26:0222(29)CA - Army, Fort Riley, Kans., and AFGE, Local 2324 -- 1987 FLRAdec CA



[ v26 p222 ]
26:0222(29)CA
The decision of the Authority follows:


 26 FLRA No. 29
 
 DEPARTMENT OF THE ARMY 
 FORT RILEY, KANSAS
 Respondent
 
 and
 
 AMERICAN FEDERATION OF GOVERNMENT 
 EMPLOYEES, AFL-CIO, LOCAL 2324
 Charging Party
 
                                            Case No. 7-CA-60202
 
                            DECISION AND ORDER
 
    The Administrative Law Judge issued the attached decision in the
 above entitled proceeding, finding that the Respondent had engaged in
 certain unfair labor practices as alleged in the complaint, and
 recommending that the Respondent be ordered to cease and desist from
 those practices and to take certain affirmative actions.  The Respondent
 filed exceptions to the Judge's decision and the General Counsel filed
 an opposition to the exceptions.
 
    Pursuant to section 2423.29 of the Authority's Rules and Regulations
 and section 7118 of the Federal Service Labor-Management Relations
 Statute (the Statute), we have reviewed the rulings of the Judge at the
 hearing and find that no prejudicial error was committed.  The rulings
 are hereby affirmed.  Upon consideration of the Judge's decision, the
 exceptions, opposition and the entire record, we adopt the Judge's
 findings, conclusions and recommended order.
 
                                   ORDER
 
    Pursuant to section 2423.29 Authority's Rules and Regulations and
 section 7118 of the Statute, we order that Department of the Army, Fort
 Riley, Kansas, shall:
 
    1.  Cease and desist from:
 
    (a) Discriminating against Marshall Heath, Chief Steward of the
 American Federation of Government Employees, Local 2324, by denying him
 official time under Equal Employment Opportunity (EEO) regulations to
 act as the personal representative of a non-bargaining unit employee in
 an EEO complaint, because of his representational duties on behalf of
 Local 2324.
 
    (b) In any like or related manner, interfering with, restraining, or
 coercing employees in the exercise of their rights assured by the
 Federal Service Labor-Management Relations Statute.
 
    2.  Take the following affirmative action in order to effectuate the
 purposes and policies of the Federal Service Labor-Management Relations
 Statute:
 
    (a) Make Marshall Heath whole for any loss of hours incurred as a
 result of the denial of official time for him to act as the personal
 representative of non-bargaining unit employee Donald Shipley in an EEO
 complaint, including making him whole for any wages lost because of his
 use of leave without pay to represent Shipley and including restoring
 any annual leave he may have used to represent Shipley.
 
    (b) Post at its facility copies of the attached Notice on forms to be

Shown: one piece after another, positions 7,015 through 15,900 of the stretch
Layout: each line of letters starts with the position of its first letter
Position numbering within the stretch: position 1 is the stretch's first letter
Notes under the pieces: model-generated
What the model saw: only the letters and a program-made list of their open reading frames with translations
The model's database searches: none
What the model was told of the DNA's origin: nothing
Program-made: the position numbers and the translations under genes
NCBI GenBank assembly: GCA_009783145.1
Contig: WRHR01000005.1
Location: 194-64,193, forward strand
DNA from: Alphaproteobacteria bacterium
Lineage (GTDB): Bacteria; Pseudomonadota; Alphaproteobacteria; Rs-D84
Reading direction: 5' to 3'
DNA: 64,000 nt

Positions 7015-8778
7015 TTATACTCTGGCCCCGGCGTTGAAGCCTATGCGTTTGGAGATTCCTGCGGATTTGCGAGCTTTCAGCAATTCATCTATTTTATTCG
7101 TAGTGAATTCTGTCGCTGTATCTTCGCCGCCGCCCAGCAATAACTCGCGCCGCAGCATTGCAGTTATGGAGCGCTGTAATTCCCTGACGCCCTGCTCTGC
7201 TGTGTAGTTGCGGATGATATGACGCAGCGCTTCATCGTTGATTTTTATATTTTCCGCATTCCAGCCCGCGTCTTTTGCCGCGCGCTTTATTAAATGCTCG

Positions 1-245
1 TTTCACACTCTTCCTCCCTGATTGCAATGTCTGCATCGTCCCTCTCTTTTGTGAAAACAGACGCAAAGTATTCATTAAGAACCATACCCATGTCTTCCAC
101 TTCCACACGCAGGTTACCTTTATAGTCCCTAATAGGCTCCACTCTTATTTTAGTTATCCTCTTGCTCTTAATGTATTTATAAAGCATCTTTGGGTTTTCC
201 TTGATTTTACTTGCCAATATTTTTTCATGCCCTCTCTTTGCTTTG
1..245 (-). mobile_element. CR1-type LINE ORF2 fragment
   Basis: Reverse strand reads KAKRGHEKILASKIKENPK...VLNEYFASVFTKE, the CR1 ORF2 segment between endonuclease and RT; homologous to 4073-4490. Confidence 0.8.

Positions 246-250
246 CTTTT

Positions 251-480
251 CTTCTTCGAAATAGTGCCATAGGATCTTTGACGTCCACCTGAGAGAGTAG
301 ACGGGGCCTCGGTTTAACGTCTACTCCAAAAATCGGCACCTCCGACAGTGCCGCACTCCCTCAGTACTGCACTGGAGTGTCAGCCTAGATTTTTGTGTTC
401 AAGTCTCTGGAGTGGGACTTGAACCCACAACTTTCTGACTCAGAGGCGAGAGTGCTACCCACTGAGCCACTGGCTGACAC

furnished by the Federal Labor Relations Authority.  Upon receipt of
 such forms, they shall be signed by the Chief-Management and Employees
 Relations Division, and shall be posted and maintained for 60
 consecutive days thereafter, in conspicuous places, including all
 bulletin boards and other places where notices to employees are
 customarily posted.  Reasonable steps shall be taken to ensure that such
 notices are not altered, defaced, or covered by any other material.
 
    (c) Pursuant to section 2423.30 of the Authority's Rules and
 Regulations, notify the Regional Director, Region VII, Federal Labor
 Relations Authority, Denver, Colorado, in writing, within 30 days from
 the date of this Order, as to what steps have been taken to comply
 herewith.
 
    Issued, Washington, D.C., March 17, 1987.
 
                                       /s/ Jerry L. Calhoun, Chairman
                                       /s/ Henry B. Frazier III, Member
                                       /s/ Jean McKee, Member
                                       FEDERAL LABOR RELATIONS AUTHORITY
 
 
 
 
 
 
                          NOTICE TO ALL EMPLOYEES
 
  PURSUANT TO A DECISION AND ORDER OF THE FEDERAL LABOR
 RELATIONS
 AUTHORITY AND IN ORDER TO EFFECTUATE THE POLICIES OF CHAPTER 71
 OF TITLE
 5 OF THE UNITED STATES CODE FEDERAL SERVICE LABOR-MANAGEMENT
 RELATIONS
 WE HEREBY NOTIFY OUR EMPLOYEES THAT:
 
    WE WILL NOT discriminate against Marshall Heath, Chief Steward of
 American Federation of Government Employees, Local 2324, by denying him
 official time under Equal Employment Opportunity (EEO) regulations to
 act as the personal representative of a non-bargaining unit employee in
 an EEO complaint because of his representational duties on behalf of
 Local 2324.
 
    WE WILL NOT in any like or related manner interfere with, restrain,
 or coerce employees in exercise of their rights assured by the Federal
 Service Labor-Management Relations Statute.
 
    WE WILL make Marshall Heath whole for any loss of hours incurred as a
 result of the denial of official time for him to act as the personal
 representative of non-bargaining unit employee Donald Shipley in an EEO
 complaint, including making him whole for any wages lost because of his
 use of leave without pay to represent Shipley and including restoring
 any annual leave Heath used to represent Shipley.
                                       (Agency)
 
    Dated:  . . .  By:  (Signature) (Title)
 
    This Notice must remain posted for 60 consecutive days from the date
 of posting and must not be altered, defaced or covered by any other
 material.
 
    If employees have any questions concerning this Notice or compliance
 with its provisions, they may communicate directly with the Regional
 Director, of the Federal Labor Relations Authority, Region VII, whose
 address is:  535 16th Street, Suite 310, Denver, Colorado 80202, and
 whose telephone number is:  (303) 837-5224.
 
 
 
 
 
 
 
 
 
 
 -------------------- ALJ$ DECISION FOLLOWS --------------------